MAjor polar reversals have been given names by which we can detect them in magma and sedimentary rocks. (Remember that, because the plates are always moving, we have to conduct what are called palinspastic analyses wherein we correct the paleomagnetics with tectonics.
You are correct that there were many mag reversals but we actually measure the time operiods (in chrons) during which the normal or reversed magnetics prevail. Thus the sediments or cooling magma along ocean ridges record these chrons like stripes in a barcode line on a soda bottle.
Chron data gives each geological timespan in a system series or stage, a unique name and alphanumeric title(eg C3n[4n]) describes the time period of stratigraphy in the earliest Pliocene period. It conforms to a specific stratigraphic range of time/sediment.
The chron methiod is mostly important for cultural and paleo anthropological analyses where some geologist is called in on a archeo site to describe the geology. Usually, in the past, one could only describe a uniquely local geologic sequence. But with chron numbers, we can identify the actual time stratigraphic sequence that is unique to that time peweriod worldwide. It applies to sediments, marine sediments, magmas and metamorphics.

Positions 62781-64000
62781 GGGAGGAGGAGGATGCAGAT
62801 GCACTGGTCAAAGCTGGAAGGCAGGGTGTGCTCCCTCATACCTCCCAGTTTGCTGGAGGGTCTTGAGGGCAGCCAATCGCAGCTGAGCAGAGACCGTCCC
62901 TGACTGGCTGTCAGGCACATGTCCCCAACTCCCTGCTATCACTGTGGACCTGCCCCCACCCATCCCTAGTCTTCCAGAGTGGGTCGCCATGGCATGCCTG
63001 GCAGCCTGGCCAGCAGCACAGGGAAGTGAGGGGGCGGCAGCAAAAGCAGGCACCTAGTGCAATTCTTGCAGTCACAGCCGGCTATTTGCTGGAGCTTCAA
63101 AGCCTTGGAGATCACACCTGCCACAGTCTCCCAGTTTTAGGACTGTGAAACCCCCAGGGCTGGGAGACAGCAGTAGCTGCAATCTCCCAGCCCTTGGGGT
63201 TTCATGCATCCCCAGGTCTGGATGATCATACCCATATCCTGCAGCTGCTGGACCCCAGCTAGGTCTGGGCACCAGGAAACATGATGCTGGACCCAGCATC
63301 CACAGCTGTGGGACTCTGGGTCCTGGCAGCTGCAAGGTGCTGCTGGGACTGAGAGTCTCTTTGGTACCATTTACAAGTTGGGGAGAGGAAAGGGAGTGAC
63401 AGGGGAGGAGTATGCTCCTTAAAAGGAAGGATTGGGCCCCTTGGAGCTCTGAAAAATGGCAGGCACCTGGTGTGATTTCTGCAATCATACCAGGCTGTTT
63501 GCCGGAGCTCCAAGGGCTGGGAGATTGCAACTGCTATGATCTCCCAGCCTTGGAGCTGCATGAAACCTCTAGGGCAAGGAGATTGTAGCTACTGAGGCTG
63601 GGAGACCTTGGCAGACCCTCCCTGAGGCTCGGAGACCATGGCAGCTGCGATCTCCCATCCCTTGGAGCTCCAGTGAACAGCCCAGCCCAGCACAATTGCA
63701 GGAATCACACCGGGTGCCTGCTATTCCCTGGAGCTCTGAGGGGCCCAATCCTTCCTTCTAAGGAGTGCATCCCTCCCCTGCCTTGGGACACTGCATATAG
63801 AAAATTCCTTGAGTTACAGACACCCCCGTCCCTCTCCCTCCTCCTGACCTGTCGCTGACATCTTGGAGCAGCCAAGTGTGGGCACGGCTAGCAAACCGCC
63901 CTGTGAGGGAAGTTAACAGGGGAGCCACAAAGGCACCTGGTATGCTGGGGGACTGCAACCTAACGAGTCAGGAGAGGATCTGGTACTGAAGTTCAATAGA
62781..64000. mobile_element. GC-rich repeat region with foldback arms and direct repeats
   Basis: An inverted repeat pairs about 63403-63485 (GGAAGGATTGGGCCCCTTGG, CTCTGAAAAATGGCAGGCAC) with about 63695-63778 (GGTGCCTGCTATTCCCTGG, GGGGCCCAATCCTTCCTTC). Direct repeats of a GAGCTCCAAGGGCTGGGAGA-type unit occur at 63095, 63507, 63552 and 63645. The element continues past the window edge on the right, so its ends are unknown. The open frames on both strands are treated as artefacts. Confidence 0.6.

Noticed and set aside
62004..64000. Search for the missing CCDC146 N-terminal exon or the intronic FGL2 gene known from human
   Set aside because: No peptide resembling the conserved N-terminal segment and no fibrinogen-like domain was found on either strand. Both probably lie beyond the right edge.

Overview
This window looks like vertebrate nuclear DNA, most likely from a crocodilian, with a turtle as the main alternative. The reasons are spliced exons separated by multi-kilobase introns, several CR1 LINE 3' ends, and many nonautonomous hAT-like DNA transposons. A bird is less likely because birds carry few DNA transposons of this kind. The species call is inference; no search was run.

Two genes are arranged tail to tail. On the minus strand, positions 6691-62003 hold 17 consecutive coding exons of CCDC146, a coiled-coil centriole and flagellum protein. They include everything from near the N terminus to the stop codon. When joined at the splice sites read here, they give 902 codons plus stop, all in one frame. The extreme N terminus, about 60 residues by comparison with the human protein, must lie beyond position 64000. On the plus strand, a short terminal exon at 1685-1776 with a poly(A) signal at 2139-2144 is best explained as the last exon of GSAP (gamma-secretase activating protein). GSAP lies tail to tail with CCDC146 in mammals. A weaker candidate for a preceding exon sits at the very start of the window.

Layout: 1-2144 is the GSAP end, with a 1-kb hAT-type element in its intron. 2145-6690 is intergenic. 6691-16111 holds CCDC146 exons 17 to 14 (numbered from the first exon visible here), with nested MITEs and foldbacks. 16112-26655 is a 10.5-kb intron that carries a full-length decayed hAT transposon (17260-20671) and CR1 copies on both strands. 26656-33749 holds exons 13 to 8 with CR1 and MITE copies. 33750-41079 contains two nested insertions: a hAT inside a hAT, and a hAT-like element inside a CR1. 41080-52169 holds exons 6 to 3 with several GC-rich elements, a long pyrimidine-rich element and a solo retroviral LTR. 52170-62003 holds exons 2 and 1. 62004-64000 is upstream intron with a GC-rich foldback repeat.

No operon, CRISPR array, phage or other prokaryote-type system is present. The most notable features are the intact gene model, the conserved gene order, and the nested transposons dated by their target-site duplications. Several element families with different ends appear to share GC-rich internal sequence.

I use it in mineral resource evaluations where I may need to (for example), identify a really good deposit of cement rock that is low Magnesium. I can go do a lot of drilling, or I can, do an initial field survey and seek out rocks of a specific chron where, in a regional basin, shows that the limestones contain high Calcium and low magnesium. Saves some time in initial exploration.
The thing that concerns me is that, during the time period that the dipole dissapears and the mag field decays to almost zero, there is a period of time that, maybe less than a few hundred years, could be an environmental nightmare to folks who live in, say Denver or Santiago.